I am torn between overwhelming joy that our bears are finally free to go, free to live the life they are meant for, and overwhelming sadness that I will never see them again, will never know how it will work out for them. The first bear peeks out of the now open door of the barrel, sniffing, hesitating. A cautious jump and he's on the ground, starts scratching in the soil. His sister follows, takes a few steps. The third bear jumps out into freedom and immediately sprints for the trees, sends the other two running. And Berbere? I wait. Nothing happens. 

I look into the barrel and see he's clinging to the metal grate in the front, still looking at freedom through bars. Finally he lets go and slowly comes to the open door. He stops, sniffs the ground. I hold my breath. He hops down, looks around and hears one of the other yearlings huff in the trees. As if that is his signal to go, Berbere starts trotting off into the opposite direction. He briefly glances my way and seconds later breaks into a run. A jump into the undergrowth downhill, and then he's gone from my life, disappeared into a future without fences and food buckets. 

I hope his will be a rich and full life, and that he’ll make the most of the chances nature offers him. Berbere and hundreds of other animals wouldn’t be alive if it weren't for people calling in their sighting of an animal in distress, and the CO's decision to send the orphans to Northern Lights Wildlife Shelter founded by Peter and Angelika Langen 27 years ago. Wildlife rehab not only helps us to better understand these animals, and to mitigate some of the negative impact we as humans have on wildlife populations - it also highlights the incredible acts of kindness people are capable of. Berbere is one more symbol of that. Farewell, my friend.

Friday, June 2, 2017

Getting ready to say goodbye

The heavy log mounted between two posts in the bear enclosure is the latest victim. It has joined four other climbing trees, five den boxes and a piece of ceiling in the roofed part of the pen in spelling out an unmistakable message: my yearling bears want out. They are tearing apart everything they can get their paws on.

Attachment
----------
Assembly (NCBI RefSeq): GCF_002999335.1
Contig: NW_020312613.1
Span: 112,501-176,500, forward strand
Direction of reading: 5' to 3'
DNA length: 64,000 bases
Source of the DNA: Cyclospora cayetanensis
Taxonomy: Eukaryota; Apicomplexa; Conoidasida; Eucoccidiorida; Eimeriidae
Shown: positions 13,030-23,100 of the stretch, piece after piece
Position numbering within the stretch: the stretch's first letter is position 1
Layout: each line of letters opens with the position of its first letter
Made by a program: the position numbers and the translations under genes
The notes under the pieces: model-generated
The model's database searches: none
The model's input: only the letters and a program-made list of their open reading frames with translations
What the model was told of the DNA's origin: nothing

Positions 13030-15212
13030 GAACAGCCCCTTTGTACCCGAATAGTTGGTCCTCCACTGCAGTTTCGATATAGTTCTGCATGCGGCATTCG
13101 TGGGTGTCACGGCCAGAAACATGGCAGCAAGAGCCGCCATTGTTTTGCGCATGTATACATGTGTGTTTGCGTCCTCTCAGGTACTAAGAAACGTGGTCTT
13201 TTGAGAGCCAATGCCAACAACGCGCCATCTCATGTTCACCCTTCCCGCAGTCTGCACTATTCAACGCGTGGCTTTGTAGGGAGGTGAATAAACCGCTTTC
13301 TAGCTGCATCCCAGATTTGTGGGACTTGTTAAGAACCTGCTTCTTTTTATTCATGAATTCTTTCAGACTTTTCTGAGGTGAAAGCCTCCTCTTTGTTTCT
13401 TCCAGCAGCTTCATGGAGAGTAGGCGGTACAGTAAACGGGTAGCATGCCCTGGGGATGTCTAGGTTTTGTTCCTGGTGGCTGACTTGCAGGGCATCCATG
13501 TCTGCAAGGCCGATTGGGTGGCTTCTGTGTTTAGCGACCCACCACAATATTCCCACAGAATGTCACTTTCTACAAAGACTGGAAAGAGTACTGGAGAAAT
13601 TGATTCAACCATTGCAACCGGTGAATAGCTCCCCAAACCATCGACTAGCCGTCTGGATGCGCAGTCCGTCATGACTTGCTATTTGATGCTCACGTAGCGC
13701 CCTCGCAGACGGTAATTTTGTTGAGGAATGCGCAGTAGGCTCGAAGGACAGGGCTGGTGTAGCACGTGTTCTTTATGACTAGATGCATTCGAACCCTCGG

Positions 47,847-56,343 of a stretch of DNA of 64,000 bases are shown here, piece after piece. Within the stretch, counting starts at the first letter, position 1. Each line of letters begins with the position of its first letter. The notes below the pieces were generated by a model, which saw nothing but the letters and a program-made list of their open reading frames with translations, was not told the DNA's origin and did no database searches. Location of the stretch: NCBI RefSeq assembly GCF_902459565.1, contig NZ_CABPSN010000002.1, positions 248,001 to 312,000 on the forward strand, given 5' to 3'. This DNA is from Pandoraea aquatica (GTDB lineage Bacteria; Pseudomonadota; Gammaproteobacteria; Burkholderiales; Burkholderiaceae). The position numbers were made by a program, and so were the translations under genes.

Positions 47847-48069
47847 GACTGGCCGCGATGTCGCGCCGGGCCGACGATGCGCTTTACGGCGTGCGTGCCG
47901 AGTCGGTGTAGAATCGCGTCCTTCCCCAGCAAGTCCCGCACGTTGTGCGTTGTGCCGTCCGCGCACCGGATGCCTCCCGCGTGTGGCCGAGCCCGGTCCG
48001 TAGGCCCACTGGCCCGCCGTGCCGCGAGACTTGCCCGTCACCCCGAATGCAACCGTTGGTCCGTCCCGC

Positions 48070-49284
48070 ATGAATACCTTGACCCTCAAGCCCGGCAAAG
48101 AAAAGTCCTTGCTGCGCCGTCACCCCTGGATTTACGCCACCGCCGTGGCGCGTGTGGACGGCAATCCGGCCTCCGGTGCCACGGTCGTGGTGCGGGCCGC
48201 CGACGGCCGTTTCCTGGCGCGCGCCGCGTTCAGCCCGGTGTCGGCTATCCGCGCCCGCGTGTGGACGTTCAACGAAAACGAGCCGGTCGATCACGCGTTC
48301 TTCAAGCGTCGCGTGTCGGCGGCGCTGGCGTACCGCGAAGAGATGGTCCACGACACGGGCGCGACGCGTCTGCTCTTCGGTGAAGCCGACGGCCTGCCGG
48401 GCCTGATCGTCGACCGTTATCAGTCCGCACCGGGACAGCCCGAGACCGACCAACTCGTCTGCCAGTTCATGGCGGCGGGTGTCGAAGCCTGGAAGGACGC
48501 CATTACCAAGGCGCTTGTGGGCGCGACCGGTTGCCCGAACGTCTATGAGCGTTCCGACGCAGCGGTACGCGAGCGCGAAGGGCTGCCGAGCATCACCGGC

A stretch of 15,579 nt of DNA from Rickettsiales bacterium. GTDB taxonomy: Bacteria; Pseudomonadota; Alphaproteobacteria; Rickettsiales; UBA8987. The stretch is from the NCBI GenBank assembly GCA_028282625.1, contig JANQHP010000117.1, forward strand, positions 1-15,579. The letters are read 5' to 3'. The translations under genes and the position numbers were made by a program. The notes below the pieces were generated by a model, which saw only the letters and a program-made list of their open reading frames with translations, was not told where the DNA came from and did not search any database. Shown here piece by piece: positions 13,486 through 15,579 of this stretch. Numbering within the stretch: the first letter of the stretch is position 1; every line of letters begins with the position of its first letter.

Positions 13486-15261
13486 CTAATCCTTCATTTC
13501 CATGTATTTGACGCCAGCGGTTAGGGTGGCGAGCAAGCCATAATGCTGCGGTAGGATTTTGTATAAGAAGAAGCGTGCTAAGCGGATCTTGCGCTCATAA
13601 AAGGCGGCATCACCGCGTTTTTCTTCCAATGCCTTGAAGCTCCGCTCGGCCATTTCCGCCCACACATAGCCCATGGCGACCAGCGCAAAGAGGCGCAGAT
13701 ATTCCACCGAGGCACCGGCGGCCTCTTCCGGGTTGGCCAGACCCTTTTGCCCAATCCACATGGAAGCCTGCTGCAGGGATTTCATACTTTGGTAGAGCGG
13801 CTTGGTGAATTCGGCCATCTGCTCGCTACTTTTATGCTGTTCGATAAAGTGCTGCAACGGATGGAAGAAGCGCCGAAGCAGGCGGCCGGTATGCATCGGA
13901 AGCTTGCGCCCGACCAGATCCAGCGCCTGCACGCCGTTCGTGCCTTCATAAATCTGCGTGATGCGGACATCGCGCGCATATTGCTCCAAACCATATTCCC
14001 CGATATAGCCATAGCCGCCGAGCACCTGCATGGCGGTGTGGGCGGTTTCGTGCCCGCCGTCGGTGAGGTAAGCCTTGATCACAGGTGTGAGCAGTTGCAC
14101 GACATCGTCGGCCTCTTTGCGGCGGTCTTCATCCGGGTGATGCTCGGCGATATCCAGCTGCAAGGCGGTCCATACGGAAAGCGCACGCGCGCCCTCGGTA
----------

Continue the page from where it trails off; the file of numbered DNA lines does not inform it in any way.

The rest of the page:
Spruce, my “problem child” for the longest time because of his lack of confidence, looks at me mournfully. The log between the posts was his favourite sleeping spot. Shooing him down so he would mingle more with the other bears was part of our morning routine, me shouting “hop, hop, hop” and waving the rake, he extending his upper lip to the extreme maximum into a very long, unhappy face. Spruce is quite possibly the longest lipped bear in existence.

“I’m sorry”, I tell him. Sorry that he who could never hang on to a den box now lost even this awkward sleeping spot, sorry that I won’t get “the lip” anymore, sorry that soon these thirteen bears will only be memories for me. And I’m sorry they will still have to wait a few more days until their releases back into the wild begin. They have grown in size and confidence, are so clearly ready to go. 

Just how ready these bears are to be returned to the wild when it comes to exposure to other humans was brought home to me just recently. Though it wasn’t my personal achievement, nothing made me prouder of my bears than seeing how they react to a strange person. The vet and his assistant came to give the approval for Huck, a bear who had been very sick in October and who has since fully recovered, to be released. 

As soon as the bears heard the unfamiliar voices, their noses went up to catch a whiff of these strange humans. In stark contrast to how they ignore the presence of me and my co-volunteer Brooke and just keep going about their business, all thirteen cubs fled up the climbing trees, huffing nervously, when the vet and his assistant approached the fence. Not a single bear wandered over to check them out. They all kept their distance.

I had heard from NLWS’s founders Peter and Angelika Langen that this would be how the bears react to strangers, but seeing it in action – witnessing how hard my cubs try to avoid people they don’t know – gave me goosebumps. The bears showed the same reaction when the camera team that is filming the second season of “Wild Bear Rescue” about the shelter arrived. I feel extremely confident that these cubs will show no inclination to approach humans once they have been released.

The behaviour of the bears is due to the fact that at Northern Lights Wildlife Shelter, they are being cared for by the same two or three people during their long months at the shelter. Exposure to other humans is limited to an extremely small number and kept strictly neutral (no positive experience such as getting fed) or negative (getting caught for a health check or transport). Because of this, the bears learn there is nothing to be gained from humans.

Spruce, bereft of his old perch, sits on his haunches, massaging his right front paw with the left one as he often does while watching me and my co-volunteer Brooke rake up the piles of poop. I wish I could tell him and the other bears that soon, they’ll be released into the lives they were meant to live where every day will be a new adventure. And I wish I could let them know how grateful I am for the incredible insights they’ve given me into bear behaviour.